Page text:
While technologies are often packaged as solutions to long-standing social ills, scholars of digital economies have raised the alarm that, far from liberatory…

Abstract

While technologies are often packaged as solutions to long-standing social ills, scholars of digital economies have raised the alarm that, far from liberatory, technologies often further entrench social inequities and in fact automate structures of oppression. This literature has been revelatory but tends to replicate a methodological nationalism that erases global racial hierarchies. We argue that digital economies rely on colonial pathways and in turn serve to replicate a racialized and neocolonial world order. To make this case, we draw on W.E.B. Du Bois' writings on capitalism's historical development through colonization and the global color line. Drawing specifically on The World and Africa as a global historical framework of racism, we develop heuristics that make visible how colonial logics operated historically and continue to this day, thus embedding digital economies in this longer history of capitalism, colonialism, and racism. Applying a Du Boisian framework to the production and propagation of digital technologies shows how the development of such technology not only relies on preexisting racial colonial production pathways and the denial of racially and colonially rooted exploitation but also replicates these global structures further.

Details

Global Historical Sociology of Race and Racism
Type: Book
ISBN: 978-1-80117-219-6

Keywords

Article
Publication date: 13 September 2011

Poul Andersen and Anne Bøllingtoft

Despite growing interest in clusters role for the global competitiveness of firms, there has been little research into how globalization affects cluster‐based firms'…

1453

Abstract

Purpose

Despite growing interest in clusters role for the global competitiveness of firms, there has been little research into how globalization affects cluster‐based firms' (CBFs) use of local knowledge resources and the combination of local and global knowledge used. Using the cluster's knowledge base as a mediating variable, the purpose of this paper is to examine how globalization affected the studied firms' use of local cluster‐based knowledge, integration of local and global knowledge, and networking capabilities.

Design/methodology/approach

Qualitative case studies of nine firms in three clusters strongly affected by increasing global division of labour.

Findings

The paper suggests that globalization has affected how firms use local resources and combine local and global knowledge. Unexpectedly, clustered firms with explicit procedures and established global fora for exchanging knowledge were highly active in local knowledge use, whereas CBFs characterized by a more implicit knowledge base did not use localized knowledge.

Research limitations/implications

The study is exploratory and covers three clusters in one small and open developed economy. Further corroboration through replicated studies and possibly triangulation with quantitative studies would further develop the understanding on how globalization impacts on the internal organization of CBFs.

Practical implications

For policy makers, cluster policies should be reconsidered if the role of clusters differs from what has been expected so far. From being self‐contained systems which only links to the outside world in the extremities of the local value chain, cluster activities now unfolds in complex production networks around the world, entailing the development and/or integration of clusters in both developing and developed countries.

Originality/value

Several studies have examined the changing role of clusters in the evolving global division of labour. However, research is lacking that addresses the challenges of transformation from the level of the CBF and how these may be affected by cluster evolution. The paper takes a micro‐oriented perspective and focus on clusters in Denmark, a small and mature economy.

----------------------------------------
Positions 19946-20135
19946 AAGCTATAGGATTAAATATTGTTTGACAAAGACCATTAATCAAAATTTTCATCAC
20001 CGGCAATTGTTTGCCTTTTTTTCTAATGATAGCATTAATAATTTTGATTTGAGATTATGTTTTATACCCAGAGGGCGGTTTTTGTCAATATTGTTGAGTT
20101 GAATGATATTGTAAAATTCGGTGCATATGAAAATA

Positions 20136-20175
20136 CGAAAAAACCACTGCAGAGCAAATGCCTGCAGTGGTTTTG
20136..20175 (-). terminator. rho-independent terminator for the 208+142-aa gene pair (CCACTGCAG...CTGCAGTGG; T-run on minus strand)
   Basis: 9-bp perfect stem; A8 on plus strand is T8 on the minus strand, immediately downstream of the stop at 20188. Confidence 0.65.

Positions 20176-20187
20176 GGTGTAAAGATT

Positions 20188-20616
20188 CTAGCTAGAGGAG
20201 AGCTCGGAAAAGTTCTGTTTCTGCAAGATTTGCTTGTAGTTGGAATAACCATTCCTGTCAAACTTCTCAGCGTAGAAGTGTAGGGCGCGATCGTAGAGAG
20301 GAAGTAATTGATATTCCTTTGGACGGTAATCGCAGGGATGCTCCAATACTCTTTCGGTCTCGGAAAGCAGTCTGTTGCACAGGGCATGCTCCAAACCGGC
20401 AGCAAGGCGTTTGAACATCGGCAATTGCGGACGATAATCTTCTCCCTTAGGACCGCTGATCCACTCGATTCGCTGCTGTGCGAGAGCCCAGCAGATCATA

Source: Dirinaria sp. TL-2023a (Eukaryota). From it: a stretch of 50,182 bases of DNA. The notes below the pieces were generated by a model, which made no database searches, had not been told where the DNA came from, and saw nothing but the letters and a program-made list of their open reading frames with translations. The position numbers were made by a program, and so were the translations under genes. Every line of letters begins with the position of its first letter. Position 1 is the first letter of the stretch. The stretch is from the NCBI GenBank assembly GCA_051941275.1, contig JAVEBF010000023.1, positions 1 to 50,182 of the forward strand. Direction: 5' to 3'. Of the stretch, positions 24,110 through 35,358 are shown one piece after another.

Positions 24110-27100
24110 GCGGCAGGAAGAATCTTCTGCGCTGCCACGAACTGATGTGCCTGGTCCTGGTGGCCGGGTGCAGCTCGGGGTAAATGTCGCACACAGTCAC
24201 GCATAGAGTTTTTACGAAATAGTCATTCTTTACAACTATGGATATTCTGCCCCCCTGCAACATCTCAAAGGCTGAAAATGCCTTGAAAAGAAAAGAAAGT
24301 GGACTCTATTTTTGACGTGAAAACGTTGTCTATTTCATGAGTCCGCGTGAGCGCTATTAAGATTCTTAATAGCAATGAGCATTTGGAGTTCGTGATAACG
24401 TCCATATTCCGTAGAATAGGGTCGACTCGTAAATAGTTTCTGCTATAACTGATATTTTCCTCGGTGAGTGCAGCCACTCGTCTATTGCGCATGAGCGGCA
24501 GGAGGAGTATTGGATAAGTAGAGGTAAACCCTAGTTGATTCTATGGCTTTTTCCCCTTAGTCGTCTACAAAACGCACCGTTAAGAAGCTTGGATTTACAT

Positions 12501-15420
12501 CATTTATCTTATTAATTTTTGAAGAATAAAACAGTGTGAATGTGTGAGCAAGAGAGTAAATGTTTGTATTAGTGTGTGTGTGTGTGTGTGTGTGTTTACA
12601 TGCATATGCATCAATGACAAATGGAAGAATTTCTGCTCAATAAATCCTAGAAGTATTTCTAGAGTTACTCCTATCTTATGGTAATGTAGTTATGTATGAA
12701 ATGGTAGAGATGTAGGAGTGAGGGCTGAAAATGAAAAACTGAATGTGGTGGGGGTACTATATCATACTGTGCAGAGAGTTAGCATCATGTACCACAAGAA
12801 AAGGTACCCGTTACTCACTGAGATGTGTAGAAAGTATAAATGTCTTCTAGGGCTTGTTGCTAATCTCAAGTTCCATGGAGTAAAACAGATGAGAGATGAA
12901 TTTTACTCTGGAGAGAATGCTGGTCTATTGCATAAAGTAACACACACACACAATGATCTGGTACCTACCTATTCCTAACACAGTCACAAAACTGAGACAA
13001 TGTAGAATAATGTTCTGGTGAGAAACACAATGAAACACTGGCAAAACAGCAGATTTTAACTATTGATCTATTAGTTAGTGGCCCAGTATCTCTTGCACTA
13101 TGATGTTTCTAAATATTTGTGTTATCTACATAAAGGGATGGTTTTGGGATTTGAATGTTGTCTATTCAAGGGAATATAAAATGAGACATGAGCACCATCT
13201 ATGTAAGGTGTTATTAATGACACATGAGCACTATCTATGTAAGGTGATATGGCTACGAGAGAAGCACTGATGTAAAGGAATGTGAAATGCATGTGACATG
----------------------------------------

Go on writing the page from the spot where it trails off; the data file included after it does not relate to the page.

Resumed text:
Details

Management Research Review, vol. 34 no. 10
Type: Research Article
ISSN: 2040-8269

Keywords

Book part
Publication date: 30 September 2020

Zophia Edwards

In recent decades, it has become clear that the major economic, political, and social problems in the world require contemporary development research to examine…

Abstract

In recent decades, it has become clear that the major economic, political, and social problems in the world require contemporary development research to examine intersections of race and class in the global economy. Theorists in the Black Radical Tradition (BRT) were the first to develop and advance a powerful research agenda that integrated race–class analyses of capitalist development. However, over time, progressive waves of research streams in development studies have successively stripped these concepts from their analyses. Post-1950s, class analyses of development overlapped with some important features of the BRT, but removed race. Post-1990s, ethnicity-based analyses of development excised both race and class. In this chapter, I discuss what we learn about capitalist development using the integrated race–class analyses of the BRT, and how jettisoning these concepts weakens our understanding of the political economy of development. To remedy our current knowledge gaps, I call for applying insights of the BRT to our analyses of the development trajectories of nations.

Details

Rethinking Class and Social Difference
Type: Book
ISBN: 978-1-83982-020-5

Keywords

Article
Publication date: 1 June 2005

Ying Zhu and Malcolm Warner

This paper examines the challenges facing China's employment relations after its WTO accession and consequently, the implications for further reform.

6344

Abstract

Purpose

This paper examines the challenges facing China's employment relations after its WTO accession and consequently, the implications for further reform.

Design/methodology/approach

Theoretical questions are considered in relation to the debate on globalization vs the nation‐state over political, economic and social issues. By examining the challenges from both internal and external sources, the paper investigates the impact on the employment relations system at both macro‐ and micro‐levels.

Findings

The major finding of this paper is that the current system of employment relations system in China is in the process of transformation towards a “hybrid” model combining authoritarianism and neo‐corporatism.

Originality/value

This paper provides the most recent analysis on the impact of WTO accession on the changing pattern of employment relations in China. It helps people who are interested in transitional economy in general and in China in particular to have a better understanding about the transformation of employment relations system under the influence of different forces.

Details

Personnel Review, vol. 34 no. 3
Type: Research Article
ISSN: 0048-3486

Keywords

1 – 10 of over 16000